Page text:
HybridNETBOX Source Responce Testing
In the world of electronic testing there are two classes of testing. Self-excited electronic devices such as power supplies, oscillators, transmitters, and signal generators are tested using data acquisition type instruments like digitizers, oscilloscope, or spectrum analyzers. The second class of testing involves testing devices like amplifiers, filters, receivers, and digital interfaces that must be externally excited by a signal source before the signal acquisition instruments can be used. This class of test is called source-response testing.
Signal Processing for Digitizers
Modular digitizers allow accurate, high resolution data acquisition that can be quickly transferred to a host computer. Signal processing functions, applied in the digitizer or in the host computer, permit the enhancement of the acquired data or the extraction of extremely useful information from a simple measurement.
Testing embedded microcontrollers using multiple types of modular instruments
Embedded systems, used in applications ranging from toys to advanced aircraft, use microcontrollers to execute specialized operations within a more complex system. Most microcontrollers are mixed signal devices using a combination of analog and digital signals. These embedded controllers need to communicate with other system components using complex serial interfaces and protocols that, while commonplace, can be difficult to verify and troubleshoot.
Application examples for the ultrafast digitizers of the M5i.33xx series
The five models of the M5i.33xx-x16 digitizer series, with 10 GS/s maximum sampling rate, over 3 GHz bandwidth and 12 bit resolution, are well matched to a broad range of RF and high-speed digital applications. This application notes describes three different examples: measuring of RADAR pusles, Analyzing quadrature-modulated communication-signals and Analysing DDR 2 memory data signals
Research into potential Semiconductor Materials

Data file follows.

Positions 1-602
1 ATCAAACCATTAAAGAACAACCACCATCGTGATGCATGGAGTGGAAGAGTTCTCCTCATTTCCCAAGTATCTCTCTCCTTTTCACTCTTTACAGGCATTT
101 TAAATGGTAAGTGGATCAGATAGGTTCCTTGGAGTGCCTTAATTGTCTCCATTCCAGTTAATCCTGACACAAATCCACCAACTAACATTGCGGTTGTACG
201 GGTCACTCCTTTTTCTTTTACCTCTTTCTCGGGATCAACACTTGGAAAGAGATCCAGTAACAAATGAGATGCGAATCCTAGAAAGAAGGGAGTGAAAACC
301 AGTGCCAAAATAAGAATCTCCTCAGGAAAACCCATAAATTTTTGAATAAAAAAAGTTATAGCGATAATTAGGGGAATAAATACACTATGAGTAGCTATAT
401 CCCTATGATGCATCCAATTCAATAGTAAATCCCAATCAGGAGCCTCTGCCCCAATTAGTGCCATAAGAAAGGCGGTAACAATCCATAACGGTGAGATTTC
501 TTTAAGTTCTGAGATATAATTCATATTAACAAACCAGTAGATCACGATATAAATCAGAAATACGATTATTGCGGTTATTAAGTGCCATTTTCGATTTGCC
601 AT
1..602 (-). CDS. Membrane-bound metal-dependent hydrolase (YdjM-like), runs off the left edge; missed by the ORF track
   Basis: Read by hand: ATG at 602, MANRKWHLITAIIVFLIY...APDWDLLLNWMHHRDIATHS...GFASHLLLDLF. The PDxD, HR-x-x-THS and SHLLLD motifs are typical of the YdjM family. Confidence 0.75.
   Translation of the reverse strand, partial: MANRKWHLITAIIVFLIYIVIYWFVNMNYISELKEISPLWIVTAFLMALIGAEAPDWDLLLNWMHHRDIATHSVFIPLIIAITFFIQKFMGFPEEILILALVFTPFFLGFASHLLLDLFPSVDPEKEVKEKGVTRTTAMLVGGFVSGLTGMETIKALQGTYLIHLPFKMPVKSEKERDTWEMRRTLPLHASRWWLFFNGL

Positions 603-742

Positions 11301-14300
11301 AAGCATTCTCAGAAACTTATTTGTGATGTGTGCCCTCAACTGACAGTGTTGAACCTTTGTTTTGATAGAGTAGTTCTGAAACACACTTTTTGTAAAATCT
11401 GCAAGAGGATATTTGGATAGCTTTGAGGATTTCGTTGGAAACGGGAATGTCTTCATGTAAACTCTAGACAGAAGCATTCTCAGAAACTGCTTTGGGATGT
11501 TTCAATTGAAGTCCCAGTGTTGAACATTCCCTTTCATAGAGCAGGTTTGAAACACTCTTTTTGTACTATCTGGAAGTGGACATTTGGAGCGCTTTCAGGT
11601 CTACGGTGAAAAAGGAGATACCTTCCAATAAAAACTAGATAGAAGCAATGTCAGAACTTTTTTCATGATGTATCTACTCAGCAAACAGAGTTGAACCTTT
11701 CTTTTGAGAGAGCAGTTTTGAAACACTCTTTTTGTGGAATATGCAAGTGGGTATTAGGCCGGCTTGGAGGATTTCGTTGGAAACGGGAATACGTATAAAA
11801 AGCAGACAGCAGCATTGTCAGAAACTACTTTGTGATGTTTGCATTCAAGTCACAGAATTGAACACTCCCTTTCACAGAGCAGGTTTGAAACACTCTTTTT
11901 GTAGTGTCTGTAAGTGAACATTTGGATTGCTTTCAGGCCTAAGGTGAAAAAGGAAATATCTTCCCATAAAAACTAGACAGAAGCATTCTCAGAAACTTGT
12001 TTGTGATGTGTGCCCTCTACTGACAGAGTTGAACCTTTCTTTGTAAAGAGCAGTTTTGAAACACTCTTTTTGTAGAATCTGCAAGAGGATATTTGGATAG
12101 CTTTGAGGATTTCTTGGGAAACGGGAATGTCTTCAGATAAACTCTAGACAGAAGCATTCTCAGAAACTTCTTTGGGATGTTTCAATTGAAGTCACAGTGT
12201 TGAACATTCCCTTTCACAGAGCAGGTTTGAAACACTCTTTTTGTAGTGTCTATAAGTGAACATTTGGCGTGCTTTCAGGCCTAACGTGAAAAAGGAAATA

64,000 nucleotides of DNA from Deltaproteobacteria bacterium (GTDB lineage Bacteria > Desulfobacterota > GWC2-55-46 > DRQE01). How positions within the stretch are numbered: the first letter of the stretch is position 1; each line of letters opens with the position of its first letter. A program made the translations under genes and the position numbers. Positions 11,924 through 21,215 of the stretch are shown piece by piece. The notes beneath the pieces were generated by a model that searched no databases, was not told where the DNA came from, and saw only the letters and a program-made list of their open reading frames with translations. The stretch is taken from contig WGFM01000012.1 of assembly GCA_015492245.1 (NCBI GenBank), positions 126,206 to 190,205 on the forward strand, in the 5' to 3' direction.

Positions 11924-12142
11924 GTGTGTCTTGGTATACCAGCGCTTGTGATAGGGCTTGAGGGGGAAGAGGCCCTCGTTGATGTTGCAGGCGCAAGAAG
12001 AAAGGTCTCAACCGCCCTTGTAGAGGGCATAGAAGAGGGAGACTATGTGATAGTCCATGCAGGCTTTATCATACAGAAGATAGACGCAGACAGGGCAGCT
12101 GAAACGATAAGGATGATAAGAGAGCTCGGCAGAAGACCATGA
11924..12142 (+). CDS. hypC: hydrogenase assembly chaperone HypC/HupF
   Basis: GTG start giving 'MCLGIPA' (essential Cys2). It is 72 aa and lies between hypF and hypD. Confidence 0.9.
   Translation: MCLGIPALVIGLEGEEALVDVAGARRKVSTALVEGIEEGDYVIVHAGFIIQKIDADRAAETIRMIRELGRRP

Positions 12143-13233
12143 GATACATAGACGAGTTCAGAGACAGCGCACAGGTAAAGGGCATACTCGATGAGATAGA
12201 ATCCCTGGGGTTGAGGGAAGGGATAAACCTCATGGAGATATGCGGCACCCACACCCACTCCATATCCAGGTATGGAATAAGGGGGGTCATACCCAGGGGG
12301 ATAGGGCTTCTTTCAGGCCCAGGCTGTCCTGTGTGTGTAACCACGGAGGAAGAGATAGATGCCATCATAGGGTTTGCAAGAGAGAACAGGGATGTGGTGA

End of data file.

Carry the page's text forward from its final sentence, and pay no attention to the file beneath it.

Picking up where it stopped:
At the Department of Physics, Karlsruhe Institute of Technology, in Germany, research into the properties of potential semiconductor materials is being made using Spectrum Instrumentation M4i.6622-x8 625 MS/s, 16-bit AWG, M4i.4411-x8 130 MS/s, 16-bit Digitizer and M2p.5913-x4 Digitizer cards. A thesis paper that discusses using unconventional tuning parameters of low temperature transport at strontium titanate interfaces can be found here:Thesis Paper
Transient Thermal Characteristics of SiC Power
The Division of Electrical, Electronic and Infocommunications Engineering, Graduate School of Engineering, at Osaka University in Japan studies transient thermal characteristics of power modules with the aim to maximize the capability of SiC power semiconductor devices. A white paper discusses the work. A key feature is the use of an M2p.5933-x4 40 Ms/s, 16-bit, PCIe Digitizer card. Numerical calculations show that high-speed sampling and high resolution in measuring the time response of the junction temperature improves the
accuracy in identifying the transient thermal network model
Deep Neural Networks
At the Massachusetts Institute of Technology (MIT), Cambridge, USA, they are studying ways to enable computing on a new generation of edge devices with speeds comparable to modern digital electronics and power consumption that is orders of magnitude lower. A paper that discusses advances in deep neural networks (DNNs) is linked below. It outlines the experimental setup, which includes the use of two M2p.5943-x4 80 MS/s, 16-bit Digitizers to make a 16-channel acquisition system for collecting photodiode signals.White Paper
Imaging of tiny Currents in Bilayer Graphene
At the Department of Physics, ETH Zurich, in Switzerland, they are creating images of microampere currents in bilayer graphene using a scanning diamond magnetometer. Research papers, which includes experiments that demonstrate the feasibility for imaging subtle features of nanoscale transport in two-dimensional materials and conductors, can be found here and here. The system is using a DN2.663-04 1.25 GS/s, 16-bit AWG as a signal source to generate all the necessary analog and digital control signalsResearch Paper